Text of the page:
So I asked her how she'd start. She started the way I'd want her to, by excluding the digits 2, 4, 5, 6, and 8 from the units place. And then...

...we got nuthin'.

What did the teacher want? Could we use the computer to test answers? Did the teacher teach some tricks I don't know about? Maybe.

After trying and failing to construct a few nine-digit nearly pandigital prime numbers, I finally gave into every programmer's temptation.

The brute-force tactic! Test them all! In Python, it looks like this:

#!usr/bin/python import itertools l = '123456789' for p in itertools.permutations( l ): n = int( ''.join(p) ) if isprime( n ): # find an implementation on the web print "Found it!", n break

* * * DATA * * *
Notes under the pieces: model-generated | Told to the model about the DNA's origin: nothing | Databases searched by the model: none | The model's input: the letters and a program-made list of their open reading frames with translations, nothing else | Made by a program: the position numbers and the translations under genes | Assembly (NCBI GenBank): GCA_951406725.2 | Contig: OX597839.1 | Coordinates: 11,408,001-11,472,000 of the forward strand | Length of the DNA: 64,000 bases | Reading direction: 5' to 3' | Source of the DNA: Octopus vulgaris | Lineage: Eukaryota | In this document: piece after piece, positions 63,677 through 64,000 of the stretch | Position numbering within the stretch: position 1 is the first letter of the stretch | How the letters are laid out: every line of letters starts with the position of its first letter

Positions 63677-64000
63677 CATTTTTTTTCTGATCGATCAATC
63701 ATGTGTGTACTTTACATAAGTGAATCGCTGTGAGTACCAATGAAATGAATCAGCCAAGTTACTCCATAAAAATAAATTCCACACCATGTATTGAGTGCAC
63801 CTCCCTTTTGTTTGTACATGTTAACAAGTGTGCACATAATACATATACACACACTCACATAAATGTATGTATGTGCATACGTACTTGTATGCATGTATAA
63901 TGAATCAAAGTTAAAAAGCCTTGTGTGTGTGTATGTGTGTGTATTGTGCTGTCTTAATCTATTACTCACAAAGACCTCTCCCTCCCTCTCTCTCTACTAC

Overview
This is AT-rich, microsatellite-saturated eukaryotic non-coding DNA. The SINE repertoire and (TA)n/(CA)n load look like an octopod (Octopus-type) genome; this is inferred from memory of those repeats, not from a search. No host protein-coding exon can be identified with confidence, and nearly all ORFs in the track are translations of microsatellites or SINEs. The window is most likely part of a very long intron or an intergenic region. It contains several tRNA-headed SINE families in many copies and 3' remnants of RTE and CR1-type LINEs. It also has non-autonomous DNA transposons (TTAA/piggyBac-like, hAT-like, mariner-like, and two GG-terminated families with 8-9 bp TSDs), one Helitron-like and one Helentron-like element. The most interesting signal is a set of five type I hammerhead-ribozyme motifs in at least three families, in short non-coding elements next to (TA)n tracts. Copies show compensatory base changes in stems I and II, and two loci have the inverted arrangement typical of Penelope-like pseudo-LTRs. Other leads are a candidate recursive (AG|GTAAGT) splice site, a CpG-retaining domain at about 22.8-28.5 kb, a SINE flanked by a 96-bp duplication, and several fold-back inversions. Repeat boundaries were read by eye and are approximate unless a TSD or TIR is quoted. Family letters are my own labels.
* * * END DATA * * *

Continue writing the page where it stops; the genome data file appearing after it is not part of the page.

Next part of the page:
We ran it and... What the hey‽ There

*isn't*any such prime‽ What kind of stunt is this teacher trying to pull?

pastillaJanuary 12 2012, 15:00:45 UTC 8 years ago

Did the teacher introduce a method or "trick" to the students beforehand . . . i.e. were the students exposed to any ideas that might encourage them to add all the digits up to see if they are divisible by anything?

The last two paragraphs explain (well, at least summarize) why you can't get a prime number out of these digits, and teaches a method.

My guess is that teaching the shortcut first will provide a foundation for understanding more complex factoring later.

If the teacher didn't teach this beforehand, and was trying to make a point through exhausting the kids . . . weak pedagogy, IMO!

sjonsvensonJanuary 12 2012, 22:23:57 UTC 8 years ago

tpedersonJanuary 25 2012, 03:45:43 UTC 8 years ago

45 is divisible by 3

dblumeJanuary 25 2012, 05:13:28 UTC 8 years ago